Latest storyAt Origin Coffee Traders we strive to maintain close relationships with many of our suppliers at Origin and this includes having direct relationships with growers and farmers. Our strongest relationships can are evident with the Southern Regions of India where we source from our own plantations in addition to this we have strong relationships, forged over time with Guatemala and Colombia. Closer to home Origin Coffee Traders boasts long standing cooperation with the Eastern Highlands of PNG, specifically a village by the name of Kekasa, immersed in coffee plantations and economically dependent on its fruit this reality has come to symbolise the positive outcomes that can be established between buyers and growers when the relationships become direct.

It’s easy for us as consumers to sit at a café indulging conversations but how often do people really stop to think about where that coffee is from and the overwhelming difference in lifestyle between you as the consumer and the grower. From the moment we indulge in coffee it also becomes our responsibility to ensure the quality of life for those that make it possible at Origin.

In 2017 Origin Coffee Traders travelled to Kekasa to forge, not simply a long-lasting relationship ensuring supply, but also to better understand how our insatiable demand for green coffee affects the farmers, their families and lives first hand.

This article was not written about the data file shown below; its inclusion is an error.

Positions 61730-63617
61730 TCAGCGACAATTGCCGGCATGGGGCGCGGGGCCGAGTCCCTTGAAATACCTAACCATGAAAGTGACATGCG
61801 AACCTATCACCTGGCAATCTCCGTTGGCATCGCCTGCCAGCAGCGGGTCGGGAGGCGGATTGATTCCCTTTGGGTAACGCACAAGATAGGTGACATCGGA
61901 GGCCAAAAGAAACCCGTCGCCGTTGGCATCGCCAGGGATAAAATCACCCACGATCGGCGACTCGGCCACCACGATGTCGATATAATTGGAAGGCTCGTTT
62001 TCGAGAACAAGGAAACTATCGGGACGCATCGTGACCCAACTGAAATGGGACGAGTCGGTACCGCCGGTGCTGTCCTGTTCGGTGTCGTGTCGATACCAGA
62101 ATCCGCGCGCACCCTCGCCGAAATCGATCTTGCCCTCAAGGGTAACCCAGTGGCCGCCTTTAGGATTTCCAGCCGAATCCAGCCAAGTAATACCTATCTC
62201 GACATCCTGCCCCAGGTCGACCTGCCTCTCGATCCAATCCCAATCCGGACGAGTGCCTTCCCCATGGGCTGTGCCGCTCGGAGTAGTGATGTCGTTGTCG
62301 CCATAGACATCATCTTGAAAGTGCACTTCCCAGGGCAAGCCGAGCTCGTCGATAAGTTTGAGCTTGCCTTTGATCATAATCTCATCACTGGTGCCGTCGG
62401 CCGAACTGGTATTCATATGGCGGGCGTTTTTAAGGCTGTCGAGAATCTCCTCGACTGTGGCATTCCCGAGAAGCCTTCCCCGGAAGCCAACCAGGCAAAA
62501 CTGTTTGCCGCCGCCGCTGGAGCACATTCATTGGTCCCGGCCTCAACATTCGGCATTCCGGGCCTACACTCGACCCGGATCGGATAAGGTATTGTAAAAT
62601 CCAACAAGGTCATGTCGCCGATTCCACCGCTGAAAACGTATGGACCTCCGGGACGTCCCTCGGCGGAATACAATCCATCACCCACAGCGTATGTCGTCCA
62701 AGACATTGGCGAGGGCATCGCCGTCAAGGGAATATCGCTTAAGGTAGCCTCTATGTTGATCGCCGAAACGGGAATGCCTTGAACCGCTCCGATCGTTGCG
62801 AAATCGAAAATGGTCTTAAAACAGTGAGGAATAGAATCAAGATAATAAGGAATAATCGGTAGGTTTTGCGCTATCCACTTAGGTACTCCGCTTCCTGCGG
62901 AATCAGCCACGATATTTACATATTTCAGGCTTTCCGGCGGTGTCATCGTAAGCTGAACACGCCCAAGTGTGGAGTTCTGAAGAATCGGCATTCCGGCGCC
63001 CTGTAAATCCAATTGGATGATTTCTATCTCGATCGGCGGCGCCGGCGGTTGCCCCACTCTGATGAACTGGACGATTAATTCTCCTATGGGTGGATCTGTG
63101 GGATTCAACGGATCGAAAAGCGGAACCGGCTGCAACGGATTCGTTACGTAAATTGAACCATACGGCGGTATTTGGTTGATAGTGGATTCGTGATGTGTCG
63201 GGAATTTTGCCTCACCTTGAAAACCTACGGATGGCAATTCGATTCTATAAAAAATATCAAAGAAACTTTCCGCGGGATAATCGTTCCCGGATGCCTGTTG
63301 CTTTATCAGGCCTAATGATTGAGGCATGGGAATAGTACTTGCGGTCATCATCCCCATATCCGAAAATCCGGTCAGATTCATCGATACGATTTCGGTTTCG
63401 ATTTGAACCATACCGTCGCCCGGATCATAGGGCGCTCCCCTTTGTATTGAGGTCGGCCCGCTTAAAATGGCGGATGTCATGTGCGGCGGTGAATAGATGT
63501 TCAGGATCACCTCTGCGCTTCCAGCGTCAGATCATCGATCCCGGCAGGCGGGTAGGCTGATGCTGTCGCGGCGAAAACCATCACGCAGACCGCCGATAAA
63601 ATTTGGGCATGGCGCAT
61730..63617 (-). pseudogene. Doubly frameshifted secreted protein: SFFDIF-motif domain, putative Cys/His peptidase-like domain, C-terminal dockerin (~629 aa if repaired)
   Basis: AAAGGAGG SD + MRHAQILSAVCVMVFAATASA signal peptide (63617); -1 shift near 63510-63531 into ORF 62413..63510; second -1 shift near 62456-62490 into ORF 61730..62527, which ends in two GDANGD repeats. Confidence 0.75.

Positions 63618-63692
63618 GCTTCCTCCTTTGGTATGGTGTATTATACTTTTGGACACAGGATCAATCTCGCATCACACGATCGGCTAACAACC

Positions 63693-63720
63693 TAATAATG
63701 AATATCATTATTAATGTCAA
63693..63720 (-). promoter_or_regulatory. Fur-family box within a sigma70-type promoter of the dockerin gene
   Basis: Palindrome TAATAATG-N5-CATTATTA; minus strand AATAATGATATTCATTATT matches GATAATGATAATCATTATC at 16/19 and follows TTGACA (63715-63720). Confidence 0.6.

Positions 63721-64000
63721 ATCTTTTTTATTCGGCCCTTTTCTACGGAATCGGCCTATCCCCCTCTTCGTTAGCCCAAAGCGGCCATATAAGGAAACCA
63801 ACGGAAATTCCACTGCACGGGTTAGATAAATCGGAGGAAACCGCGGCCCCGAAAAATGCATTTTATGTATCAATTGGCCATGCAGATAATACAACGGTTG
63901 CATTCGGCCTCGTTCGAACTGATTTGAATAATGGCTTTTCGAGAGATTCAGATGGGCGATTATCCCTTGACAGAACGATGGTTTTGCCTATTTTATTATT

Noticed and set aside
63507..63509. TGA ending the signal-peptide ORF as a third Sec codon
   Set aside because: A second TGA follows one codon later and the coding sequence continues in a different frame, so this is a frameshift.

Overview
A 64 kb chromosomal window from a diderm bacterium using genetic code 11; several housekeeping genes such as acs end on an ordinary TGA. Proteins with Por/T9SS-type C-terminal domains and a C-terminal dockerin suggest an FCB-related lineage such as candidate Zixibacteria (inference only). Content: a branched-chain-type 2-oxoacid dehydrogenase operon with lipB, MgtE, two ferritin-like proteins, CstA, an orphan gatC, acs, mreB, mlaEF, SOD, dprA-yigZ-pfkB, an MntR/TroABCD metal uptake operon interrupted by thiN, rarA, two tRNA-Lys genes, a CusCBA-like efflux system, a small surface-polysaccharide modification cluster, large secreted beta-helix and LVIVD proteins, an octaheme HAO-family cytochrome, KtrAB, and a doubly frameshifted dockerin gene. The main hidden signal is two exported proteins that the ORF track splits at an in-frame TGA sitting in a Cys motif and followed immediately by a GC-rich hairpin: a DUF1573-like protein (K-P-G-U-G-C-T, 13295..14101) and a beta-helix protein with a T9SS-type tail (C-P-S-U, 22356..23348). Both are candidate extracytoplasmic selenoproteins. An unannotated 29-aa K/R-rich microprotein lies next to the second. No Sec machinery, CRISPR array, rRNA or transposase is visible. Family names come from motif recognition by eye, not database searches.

We spent time with the villagers who kindly opened their homes to us and proudly showed their plantations, varieties and processing methods.

Latest story

It’s interesting to note that coffee in this region grows wild and the families in the villages have sections of the forest for themselves where they harvest every year without the use of fertilizers. Once the coffee is picked the farmers carry the fruit on their back and walk for 2 -3 days sometimes due to the bad terrain and lack of infrastructure to a central location where the brokers buy the coffee from them, after which the coffee is processed, mostly washed process, and made ready for export.

However, the coffee scene is slowly changing, there are some farmers who are investing in small nursery’s, such as the one we visited in the Eastern Highlands, Mohuveto village – Damien, who also works at the CIC (Coffee Industry Corporation) PNG along with his Grandfather Masa have nursery of 100000 coffee plants consisting of Arusha, Bourbon and Mundo Novo varieties which will eventually be planted in farms.

During our visit we also visited a school in Kekasa village named the Hagarowsh Elemantary school where, despite a lack of basic infrastructure and amenities, we had the pleasure of meeting some of the happiest and friendliest students we have encountered. This experience led us to combine our resources with GEPO Coffee Exports to fund the construction of additional classrooms at this school which is currently underway. We look forward to returning to the village in August this year.

Share: